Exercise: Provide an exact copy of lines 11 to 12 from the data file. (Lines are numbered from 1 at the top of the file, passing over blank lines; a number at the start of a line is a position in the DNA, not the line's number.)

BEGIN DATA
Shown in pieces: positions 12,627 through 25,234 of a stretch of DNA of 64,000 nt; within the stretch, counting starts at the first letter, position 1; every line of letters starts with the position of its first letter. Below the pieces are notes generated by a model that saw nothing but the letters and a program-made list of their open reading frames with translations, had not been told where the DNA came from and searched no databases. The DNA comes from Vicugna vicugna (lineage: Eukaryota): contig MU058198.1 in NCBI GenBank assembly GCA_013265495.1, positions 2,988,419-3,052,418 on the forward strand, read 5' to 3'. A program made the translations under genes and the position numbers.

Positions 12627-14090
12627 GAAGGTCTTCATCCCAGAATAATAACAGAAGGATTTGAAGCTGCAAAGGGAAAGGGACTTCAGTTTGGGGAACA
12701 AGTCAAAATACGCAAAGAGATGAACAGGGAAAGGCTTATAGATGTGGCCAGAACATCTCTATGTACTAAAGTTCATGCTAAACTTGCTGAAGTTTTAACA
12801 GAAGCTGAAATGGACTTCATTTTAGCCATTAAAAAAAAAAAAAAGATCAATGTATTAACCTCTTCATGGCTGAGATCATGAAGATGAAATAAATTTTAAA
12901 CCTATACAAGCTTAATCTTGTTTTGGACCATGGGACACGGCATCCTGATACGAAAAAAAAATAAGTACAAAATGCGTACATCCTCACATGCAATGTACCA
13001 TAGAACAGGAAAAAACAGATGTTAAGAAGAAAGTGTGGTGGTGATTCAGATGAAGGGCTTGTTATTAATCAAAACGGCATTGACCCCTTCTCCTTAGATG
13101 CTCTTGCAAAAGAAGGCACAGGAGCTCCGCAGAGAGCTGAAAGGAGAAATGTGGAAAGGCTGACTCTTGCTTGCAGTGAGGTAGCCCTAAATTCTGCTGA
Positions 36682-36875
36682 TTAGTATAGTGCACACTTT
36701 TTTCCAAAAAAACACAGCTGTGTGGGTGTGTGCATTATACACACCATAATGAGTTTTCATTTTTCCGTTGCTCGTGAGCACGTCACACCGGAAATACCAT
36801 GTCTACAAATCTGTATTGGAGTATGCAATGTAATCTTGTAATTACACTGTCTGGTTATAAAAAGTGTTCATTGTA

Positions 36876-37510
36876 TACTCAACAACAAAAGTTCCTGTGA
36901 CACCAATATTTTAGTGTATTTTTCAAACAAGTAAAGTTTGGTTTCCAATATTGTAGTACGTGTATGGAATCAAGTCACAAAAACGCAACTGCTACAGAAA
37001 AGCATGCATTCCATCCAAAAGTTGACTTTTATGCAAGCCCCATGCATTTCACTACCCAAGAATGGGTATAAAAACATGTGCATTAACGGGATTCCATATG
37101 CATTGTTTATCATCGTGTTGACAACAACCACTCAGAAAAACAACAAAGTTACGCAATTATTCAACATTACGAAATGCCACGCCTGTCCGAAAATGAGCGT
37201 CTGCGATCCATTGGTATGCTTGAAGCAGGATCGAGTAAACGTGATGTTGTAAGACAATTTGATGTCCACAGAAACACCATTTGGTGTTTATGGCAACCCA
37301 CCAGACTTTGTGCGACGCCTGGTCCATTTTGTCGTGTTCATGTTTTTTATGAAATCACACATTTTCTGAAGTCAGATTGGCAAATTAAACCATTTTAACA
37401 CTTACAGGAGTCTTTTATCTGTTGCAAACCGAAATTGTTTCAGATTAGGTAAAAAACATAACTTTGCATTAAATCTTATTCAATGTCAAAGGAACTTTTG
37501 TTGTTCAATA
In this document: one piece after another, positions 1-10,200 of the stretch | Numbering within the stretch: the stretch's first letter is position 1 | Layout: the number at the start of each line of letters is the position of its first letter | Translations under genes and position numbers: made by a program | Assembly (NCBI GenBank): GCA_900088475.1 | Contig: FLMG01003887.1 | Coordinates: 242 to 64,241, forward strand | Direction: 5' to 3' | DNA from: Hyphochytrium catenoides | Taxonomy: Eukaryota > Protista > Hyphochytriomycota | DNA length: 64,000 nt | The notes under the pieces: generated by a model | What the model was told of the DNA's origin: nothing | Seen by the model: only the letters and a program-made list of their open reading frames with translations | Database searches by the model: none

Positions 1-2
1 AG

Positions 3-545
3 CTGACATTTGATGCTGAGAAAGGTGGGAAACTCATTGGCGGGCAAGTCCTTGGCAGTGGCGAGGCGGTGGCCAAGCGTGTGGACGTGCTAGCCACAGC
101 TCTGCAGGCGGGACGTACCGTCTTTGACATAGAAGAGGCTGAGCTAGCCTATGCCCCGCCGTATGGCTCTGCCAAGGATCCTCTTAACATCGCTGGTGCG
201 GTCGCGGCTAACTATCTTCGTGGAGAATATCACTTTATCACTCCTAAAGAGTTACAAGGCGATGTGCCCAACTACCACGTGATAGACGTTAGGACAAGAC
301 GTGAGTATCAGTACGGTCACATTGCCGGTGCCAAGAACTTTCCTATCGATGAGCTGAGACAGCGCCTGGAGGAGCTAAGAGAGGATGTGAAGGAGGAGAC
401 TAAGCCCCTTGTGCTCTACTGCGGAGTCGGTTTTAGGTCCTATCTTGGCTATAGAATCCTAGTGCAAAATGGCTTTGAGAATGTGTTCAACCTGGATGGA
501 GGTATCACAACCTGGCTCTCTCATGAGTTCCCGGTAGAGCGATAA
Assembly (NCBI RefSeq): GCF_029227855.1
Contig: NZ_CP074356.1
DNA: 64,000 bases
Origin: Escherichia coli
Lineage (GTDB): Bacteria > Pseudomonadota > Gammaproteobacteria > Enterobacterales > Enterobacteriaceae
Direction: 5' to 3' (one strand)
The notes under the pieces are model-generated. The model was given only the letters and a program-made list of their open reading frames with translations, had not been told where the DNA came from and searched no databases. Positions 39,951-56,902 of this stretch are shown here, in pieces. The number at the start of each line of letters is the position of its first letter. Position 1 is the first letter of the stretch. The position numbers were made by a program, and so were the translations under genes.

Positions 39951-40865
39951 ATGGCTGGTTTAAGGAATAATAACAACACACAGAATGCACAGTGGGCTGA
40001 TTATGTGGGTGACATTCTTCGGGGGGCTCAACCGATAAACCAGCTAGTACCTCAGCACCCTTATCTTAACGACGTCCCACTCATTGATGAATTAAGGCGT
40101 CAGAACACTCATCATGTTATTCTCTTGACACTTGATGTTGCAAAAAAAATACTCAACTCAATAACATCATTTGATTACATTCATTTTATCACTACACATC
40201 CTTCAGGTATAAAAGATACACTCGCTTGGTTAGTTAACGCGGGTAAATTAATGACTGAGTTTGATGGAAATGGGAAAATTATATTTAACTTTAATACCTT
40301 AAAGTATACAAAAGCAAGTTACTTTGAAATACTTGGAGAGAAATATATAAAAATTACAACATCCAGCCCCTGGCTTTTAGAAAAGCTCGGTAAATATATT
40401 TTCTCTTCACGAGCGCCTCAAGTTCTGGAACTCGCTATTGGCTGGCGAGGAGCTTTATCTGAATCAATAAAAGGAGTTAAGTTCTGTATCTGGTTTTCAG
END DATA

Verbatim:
36701 TTTCCAAAAAAACACAGCTGTGTGGGTGTGTGCATTATACACACCATAATGAGTTTTCATTTTTCCGTTGCTCGTGAGCACGTCACACCGGAAATACCAT
36801 GTCTACAAATCTGTATTGGAGTATGCAATGTAATCTTGTAATTACACTGTCTGGTTATAAAAAGTGTTCATTGTA